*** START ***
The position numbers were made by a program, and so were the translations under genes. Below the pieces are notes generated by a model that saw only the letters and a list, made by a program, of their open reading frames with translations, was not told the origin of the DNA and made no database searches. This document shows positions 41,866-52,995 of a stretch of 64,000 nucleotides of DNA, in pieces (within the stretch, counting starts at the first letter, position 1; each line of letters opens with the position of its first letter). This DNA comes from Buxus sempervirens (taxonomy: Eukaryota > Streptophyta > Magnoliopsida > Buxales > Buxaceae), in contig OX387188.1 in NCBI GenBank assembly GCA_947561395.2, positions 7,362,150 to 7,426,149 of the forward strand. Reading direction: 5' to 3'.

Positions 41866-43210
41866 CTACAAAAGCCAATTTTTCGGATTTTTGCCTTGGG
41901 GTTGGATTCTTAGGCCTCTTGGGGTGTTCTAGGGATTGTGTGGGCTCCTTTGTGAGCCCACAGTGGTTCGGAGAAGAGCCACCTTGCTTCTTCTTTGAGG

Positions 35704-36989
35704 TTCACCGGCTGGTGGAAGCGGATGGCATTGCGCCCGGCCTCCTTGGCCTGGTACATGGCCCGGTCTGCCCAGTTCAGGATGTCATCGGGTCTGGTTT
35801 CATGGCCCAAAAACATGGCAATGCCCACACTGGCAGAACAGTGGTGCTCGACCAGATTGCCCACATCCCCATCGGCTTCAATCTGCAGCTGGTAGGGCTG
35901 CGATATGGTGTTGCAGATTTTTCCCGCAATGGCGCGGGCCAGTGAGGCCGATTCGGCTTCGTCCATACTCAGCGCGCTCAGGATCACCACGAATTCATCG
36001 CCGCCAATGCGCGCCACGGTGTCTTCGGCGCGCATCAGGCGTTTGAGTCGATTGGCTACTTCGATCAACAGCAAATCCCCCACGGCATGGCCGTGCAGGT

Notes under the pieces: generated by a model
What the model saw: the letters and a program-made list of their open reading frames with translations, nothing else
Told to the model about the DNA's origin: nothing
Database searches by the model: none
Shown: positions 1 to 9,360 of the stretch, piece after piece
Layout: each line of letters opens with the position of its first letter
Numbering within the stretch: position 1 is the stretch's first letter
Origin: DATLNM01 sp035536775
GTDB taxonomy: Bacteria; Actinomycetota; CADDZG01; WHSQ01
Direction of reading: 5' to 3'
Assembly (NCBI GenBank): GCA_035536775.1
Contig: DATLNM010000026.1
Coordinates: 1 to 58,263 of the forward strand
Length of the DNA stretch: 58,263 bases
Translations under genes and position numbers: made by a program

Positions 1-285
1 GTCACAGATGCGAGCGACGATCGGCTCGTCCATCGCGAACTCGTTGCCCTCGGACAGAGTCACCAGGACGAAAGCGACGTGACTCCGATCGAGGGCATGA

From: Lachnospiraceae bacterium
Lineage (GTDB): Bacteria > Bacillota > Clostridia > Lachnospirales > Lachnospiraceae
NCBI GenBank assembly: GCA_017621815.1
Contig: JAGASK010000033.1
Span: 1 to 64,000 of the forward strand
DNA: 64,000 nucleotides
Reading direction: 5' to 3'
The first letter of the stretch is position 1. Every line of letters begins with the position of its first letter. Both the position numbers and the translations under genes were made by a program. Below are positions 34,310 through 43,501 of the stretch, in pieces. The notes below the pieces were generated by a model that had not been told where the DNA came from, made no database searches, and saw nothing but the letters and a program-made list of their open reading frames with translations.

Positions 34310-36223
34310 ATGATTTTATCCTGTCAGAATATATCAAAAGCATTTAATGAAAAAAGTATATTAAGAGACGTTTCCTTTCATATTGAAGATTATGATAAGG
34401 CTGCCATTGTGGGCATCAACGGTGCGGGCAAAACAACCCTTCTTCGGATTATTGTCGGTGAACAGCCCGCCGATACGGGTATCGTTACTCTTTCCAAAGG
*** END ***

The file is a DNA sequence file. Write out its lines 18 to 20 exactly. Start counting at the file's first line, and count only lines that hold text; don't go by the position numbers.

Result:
GTDB taxonomy: Bacteria; Actinomycetota; CADDZG01; WHSQ01
Direction of reading: 5' to 3'
Assembly (NCBI GenBank): GCA_035536775.1